How the Supreme Court is making it harder to get into court.

The law, lawyers, and the court.
May 21 2010 3:56 PM

Open the Door and Turn On the Lights

The Supreme Court is making it distressingly difficult to get into court.

(Continued from Page 1)

Arbitration programs are supposed to be substitutes for courts. But they lack the critical feature of an open door. Instead, arbitration programs are entirely private. Several commercial "justice services" prohibit attendance by anyone other than the parties directly involved. The public can neither watch these judicial surrogates in action nor know who is systematically winning and losing.

Shuttling claimants to private judging is in tension with the traditions from which our justice system emerged. In North America, the public has had the right to watch court proceedings since early Colonial times. The 1676 Fundamental Laws of West New Jersey's charter provided "[t]hat in all publick courts of justice for tryals of causes ... any person or persons ... may freely come into, and attend ... that justice may not be done in a corner nor in any covert manner. ..."

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A century later, state constitutions guaranteed such openness. The 1777 Vermont Constitution and the 1792 constitutions of Delaware and Kentucky offer examples, proclaiming that "all courts shall be open."

The federal Constitution includes the phrase "open court" in its (little-read) section on treason. In addition, federal rights for criminal defendants to a speedy and public trial, plus rights to civil juries, the First Amendment, and principles of due process protect public access to both civil and criminal trials and to pretrial hearings and court records. If you can make it in the courtroom door, the Supreme Court insists that what happens is open. This term, it overturned a state judge's exclusion of a lone spectator from a jury voir dire.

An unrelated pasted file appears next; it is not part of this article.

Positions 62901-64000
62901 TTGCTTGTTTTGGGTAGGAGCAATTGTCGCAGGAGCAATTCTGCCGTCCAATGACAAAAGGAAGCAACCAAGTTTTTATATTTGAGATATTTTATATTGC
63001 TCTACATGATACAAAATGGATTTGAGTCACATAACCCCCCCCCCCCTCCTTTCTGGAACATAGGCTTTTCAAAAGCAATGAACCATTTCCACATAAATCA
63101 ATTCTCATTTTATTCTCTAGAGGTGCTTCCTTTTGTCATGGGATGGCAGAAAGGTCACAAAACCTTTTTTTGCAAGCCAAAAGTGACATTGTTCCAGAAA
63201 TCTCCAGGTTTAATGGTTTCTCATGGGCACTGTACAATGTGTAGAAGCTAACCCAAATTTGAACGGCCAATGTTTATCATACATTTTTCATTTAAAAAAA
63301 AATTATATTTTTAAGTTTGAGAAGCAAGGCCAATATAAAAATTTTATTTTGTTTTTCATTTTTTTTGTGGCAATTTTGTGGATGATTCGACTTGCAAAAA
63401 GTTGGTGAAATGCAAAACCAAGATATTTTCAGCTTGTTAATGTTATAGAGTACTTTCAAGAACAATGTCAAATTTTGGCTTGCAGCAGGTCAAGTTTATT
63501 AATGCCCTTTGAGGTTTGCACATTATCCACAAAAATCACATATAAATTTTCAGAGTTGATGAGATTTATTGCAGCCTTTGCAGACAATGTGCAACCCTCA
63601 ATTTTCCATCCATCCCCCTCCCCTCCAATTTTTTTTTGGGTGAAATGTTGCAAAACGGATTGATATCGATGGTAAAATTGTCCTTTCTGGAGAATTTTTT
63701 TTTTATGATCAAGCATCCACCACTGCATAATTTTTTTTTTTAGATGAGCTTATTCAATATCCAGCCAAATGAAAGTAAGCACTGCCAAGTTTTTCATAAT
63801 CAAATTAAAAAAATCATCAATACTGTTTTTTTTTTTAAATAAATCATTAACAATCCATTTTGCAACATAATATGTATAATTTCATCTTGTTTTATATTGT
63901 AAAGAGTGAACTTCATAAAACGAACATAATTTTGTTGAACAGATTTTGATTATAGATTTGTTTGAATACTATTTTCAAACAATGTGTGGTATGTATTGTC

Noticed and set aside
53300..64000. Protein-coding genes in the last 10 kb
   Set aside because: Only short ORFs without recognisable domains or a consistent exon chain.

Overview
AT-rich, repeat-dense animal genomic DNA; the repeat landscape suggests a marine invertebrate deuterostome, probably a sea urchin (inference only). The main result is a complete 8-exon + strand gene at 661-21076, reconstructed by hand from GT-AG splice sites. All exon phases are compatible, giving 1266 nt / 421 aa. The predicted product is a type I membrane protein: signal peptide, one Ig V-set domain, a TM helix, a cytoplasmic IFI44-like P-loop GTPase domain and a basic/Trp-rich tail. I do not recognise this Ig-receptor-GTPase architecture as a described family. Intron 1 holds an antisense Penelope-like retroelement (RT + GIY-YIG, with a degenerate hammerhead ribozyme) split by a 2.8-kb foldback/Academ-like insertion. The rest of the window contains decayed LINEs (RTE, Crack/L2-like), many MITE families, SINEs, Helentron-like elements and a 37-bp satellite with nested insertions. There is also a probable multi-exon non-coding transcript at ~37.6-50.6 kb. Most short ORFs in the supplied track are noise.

At the same time, the court's closing out of many claimants is getting congressional attention. In 2002, lawmakers exempted car franchises from being bound by contracts to arbitrate claims against manufacturers. A few years later, Congress passed another act, protecting farmers dealing with large agricultural purchasing conglomerates. Last fall, more than 25 members of the House of Representatives proposed doing the same for employees and consumers in an "Arbitration Fairness Act."

In their objection to closing the Supreme Court's main entrance, Justices Stephen Breyer and Ruth Bader Ginsburg noted that people approaching it were greeted by the words "Equal Justice Under Law," inscribed to represent "the ideal that anyone in this country may obtain meaningful justice through application to this Court."

Reopening the front entrance would be one small symbolic step (44 marble ones, actually) toward welcoming us all in. And if Congress reversed the court's recent rulings enforcing adhesive contracts that lock people into arbitration, the lights would go on in more courthouses across the country.

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Judith Resnik is the Arthur Liman professor of law at Yale Law School.

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